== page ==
In many countries, the money you earn as a non-citizen is exempt from local taxes, but not all. Some countries demand income taxes that range from a small percentage of what citizens pay to even more than they pay. Luckily, the United States has many agreements with international countries to avoid double taxation. Usually, you will not have to pay taxes to the United States if the amount you pay to the local country meets or exceeds the amount you would normally pay to the US government, with a generous overseas tax exception thrown in. Unfortunately, the local country will usually not offer a reciprocal agreement and you will have to pay more to them than you might to the US. Contact a tax expert familiar with both countries’ tax system and who speaks your language fluently.
Living overseas also means embracing a new insurance policy for health, home, and otherwise. Contact an expert to find out what your choices are as a foreigner. Also, check long before going to that country with the US State Department for a list of vaccinations and health concerns. For instance, if Hepatitis A or B is prevalent, these require a series of shots over several months to complete the vaccination. All yourself time, if possible, to go be thoroughly innoculated before you leave the US.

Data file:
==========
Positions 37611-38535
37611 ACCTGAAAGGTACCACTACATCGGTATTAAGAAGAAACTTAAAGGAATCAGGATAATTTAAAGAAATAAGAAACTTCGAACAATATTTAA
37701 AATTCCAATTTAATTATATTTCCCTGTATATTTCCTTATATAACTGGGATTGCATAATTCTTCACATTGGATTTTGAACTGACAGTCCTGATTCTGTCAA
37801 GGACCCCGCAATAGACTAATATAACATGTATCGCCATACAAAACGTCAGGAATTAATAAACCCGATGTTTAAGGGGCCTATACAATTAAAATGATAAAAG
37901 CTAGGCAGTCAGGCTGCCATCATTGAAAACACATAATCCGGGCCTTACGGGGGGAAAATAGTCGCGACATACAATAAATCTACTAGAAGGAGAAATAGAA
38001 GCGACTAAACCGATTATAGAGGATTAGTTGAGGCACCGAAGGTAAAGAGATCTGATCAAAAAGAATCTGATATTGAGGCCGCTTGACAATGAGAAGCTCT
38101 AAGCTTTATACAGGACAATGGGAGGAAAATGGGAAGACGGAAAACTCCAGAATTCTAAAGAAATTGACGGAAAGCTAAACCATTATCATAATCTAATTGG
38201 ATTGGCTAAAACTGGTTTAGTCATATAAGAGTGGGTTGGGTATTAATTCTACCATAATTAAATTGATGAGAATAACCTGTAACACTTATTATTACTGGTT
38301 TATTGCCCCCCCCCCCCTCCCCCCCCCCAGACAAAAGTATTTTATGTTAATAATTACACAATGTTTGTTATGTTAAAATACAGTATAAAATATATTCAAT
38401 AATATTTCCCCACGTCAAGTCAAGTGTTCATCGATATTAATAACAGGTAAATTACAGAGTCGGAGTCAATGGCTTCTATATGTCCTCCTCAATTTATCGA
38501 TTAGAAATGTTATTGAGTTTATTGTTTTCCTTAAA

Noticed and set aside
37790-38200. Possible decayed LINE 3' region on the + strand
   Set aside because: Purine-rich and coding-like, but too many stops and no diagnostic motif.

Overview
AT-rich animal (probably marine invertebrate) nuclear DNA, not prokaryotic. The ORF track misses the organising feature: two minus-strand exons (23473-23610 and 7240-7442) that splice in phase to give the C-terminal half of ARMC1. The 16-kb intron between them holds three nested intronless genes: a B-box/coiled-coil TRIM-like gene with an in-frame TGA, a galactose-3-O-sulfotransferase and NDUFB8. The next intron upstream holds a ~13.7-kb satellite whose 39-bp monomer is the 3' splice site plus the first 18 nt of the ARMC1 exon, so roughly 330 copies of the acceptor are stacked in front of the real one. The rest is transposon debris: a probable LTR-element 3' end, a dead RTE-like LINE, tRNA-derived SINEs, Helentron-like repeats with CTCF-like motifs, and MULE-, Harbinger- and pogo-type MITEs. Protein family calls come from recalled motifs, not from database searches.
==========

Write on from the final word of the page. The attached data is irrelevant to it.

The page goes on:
As for driver’s licenses and other permits, if you are in the country for longer than three months or more, you are required to acquire a local driver’s license instead of just using your normal license with an international driver’s license. Check with the US Embassy page for that country for all of the requirements, permits, and visas you may need for your stay.
Living overseas is filled with adventure and wonders that you will remember for a lifetime, but it can also come with a great deal of stress and grief. The greatest advice we can give you about living overseas is to take each moment as an adventure, just another chapter in your life’s book. Even the most stressful moments spent standing in a long line to get a tax paper approved, only to be told you have to go to another office, and then other, and then another building next door, and then being sent to another building across town, and to another office, and other….six hours later still holding the same worn piece of paper and standing at the end of the same long line you began to only have them close the office before it’s your turn…it will be funny someday. Just not now. I promise you. Been there, done that.